First up, however, Paul George returns to Indiana in a Thunder uniform Wednesday night.

There’s little doubt how he will be greeted by Indiana fans, who felt betrayed by a man they stuck by through recovery from a severe injury. George knows what is coming,

Here are the key lines from PG13:

“Boos. I honestly wouldn’t think it would be any other way. The Pacers fans outweigh the Paul George fans. That’s what I’m looking forward to. For whatever reason, I’ll be booed, but I’m gonna embrace that. I’m gonna thrive on that.”

For whatever reason? You asked to be traded and fans take that personally. There is no loyalty in sports — I have no problem with players asking out because teams show no hesitancy in dumping players they no longer have a use for (and fans are almost always good with that) — but he had to know how this would be taken in Indiana.

What George might want to worry about is stopping the red-hot Victor Oladipo (he averaged 35.7 points per game last week), because he and the Pacers are playing better than the Thunder right now.

Kawhi Leonard returns Tuesday on minutes restriction

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The Spurs have been the Spurs this season, going 19-8 with an elite defense and offense that’s good enough to get them wins, thanks to LaMarcus Aldridge playing at an All-Star level.

Starting Tuesday, they add Kawhi Leonard back to the mix.

He will return to the lineup against Dallas, but will be on a minutes restriction, coach Gregg Popovich said on Tuesday. He would not say how many minutes, although around 20 seems a logical starting spot.

Leonard is one of the five best players in the NBA (and that may be selling him short). He averaged a career-high 25.5 points a game last season, he’s arguably the best perimeter defender in the NBA, and he finished third in the MVP voting last season.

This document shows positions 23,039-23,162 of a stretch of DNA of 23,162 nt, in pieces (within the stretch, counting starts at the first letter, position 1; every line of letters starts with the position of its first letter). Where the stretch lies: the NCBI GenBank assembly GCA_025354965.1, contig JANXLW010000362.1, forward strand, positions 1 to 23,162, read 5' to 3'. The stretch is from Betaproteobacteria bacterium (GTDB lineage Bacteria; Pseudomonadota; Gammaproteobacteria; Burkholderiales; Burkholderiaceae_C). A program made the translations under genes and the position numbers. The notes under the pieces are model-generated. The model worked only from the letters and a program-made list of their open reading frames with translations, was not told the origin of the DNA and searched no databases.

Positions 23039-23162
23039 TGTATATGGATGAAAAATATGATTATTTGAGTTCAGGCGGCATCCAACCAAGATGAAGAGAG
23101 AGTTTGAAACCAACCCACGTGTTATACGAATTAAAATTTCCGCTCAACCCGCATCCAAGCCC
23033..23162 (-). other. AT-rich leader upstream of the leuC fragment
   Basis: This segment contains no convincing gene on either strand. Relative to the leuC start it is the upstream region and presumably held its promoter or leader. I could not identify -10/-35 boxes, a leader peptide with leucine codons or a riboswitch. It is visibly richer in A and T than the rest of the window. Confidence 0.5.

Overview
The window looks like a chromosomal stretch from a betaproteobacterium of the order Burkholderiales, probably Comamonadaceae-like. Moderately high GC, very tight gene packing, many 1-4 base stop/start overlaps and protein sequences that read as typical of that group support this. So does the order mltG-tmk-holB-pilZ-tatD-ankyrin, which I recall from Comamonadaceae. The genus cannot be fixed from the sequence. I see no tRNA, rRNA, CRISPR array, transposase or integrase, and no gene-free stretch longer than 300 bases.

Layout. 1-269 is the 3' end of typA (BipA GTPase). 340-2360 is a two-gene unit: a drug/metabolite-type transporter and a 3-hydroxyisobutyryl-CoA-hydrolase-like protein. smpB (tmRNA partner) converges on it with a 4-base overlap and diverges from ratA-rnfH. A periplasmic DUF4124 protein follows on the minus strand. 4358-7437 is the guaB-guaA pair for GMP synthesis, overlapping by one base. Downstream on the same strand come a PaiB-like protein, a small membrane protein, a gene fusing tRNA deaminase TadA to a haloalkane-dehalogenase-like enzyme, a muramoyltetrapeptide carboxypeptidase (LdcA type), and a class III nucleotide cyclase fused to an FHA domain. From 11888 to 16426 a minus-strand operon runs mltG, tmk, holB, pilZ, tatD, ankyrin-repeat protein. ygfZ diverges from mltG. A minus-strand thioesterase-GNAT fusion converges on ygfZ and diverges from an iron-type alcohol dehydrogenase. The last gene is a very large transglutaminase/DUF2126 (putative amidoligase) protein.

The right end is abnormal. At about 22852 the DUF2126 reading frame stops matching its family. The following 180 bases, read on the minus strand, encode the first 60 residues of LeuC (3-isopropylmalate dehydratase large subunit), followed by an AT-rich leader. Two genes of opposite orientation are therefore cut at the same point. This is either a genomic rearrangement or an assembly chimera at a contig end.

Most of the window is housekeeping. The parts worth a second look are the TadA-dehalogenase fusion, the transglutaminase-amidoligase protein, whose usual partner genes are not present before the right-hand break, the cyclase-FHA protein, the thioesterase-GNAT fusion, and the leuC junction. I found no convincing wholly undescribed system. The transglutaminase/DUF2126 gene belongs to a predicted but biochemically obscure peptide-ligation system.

However, there are going to be adjustments. LaMarcus Aldridge has been the focal point of the offense, but he could see fewer touches, particularly in crunch time. Kyle Anderson could see fewer minutes, and Rudy Gay may as well because Popovich liked some small-ball lineups last season with Leonard at the four. A lot of players will see their rotations change.

That said, it’s the Spurs. Do we really expect them to be anything but an incredibly good regular season team? One that is about to get better?

 

 

 

Pelicans’ Tony Allen out 3-4 weeks with fibula fracture

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The injuries just keep hitting the Pelicans. Guys like Solomon Hill and Alexis Ajinca are out for extended periods of time. Anthony Davis has missed four of the team’s last six games and is questionable for Wednesday night due to a left adductor injury.

Now comes the news that reserve guard Tony Allen will be out three to four weeks due to a nondisplaced left proximal fibula fracture, the team announced Tuesday. This is the part of the bone near the ankle.

Allen has played a limited role for New Orleans off the bench this season, averaging 12.4 minutes a game, and averaging 4.7 points. His reputation is that of a defensive stopper, and when he is on the court this season the Pelicans’ defense has been 5.6 points per 100 possessions better. However, father time has started to catch up with him and he is not the defender he once was.

Expect the minutes to bump up for Jrue Holiday and E'Twaun Moore with this injury, which is not a bad thing as they have played well (they were knocking down threes against the Rockets Monday like they were named Curry), plus Ian Clark could get a little more run.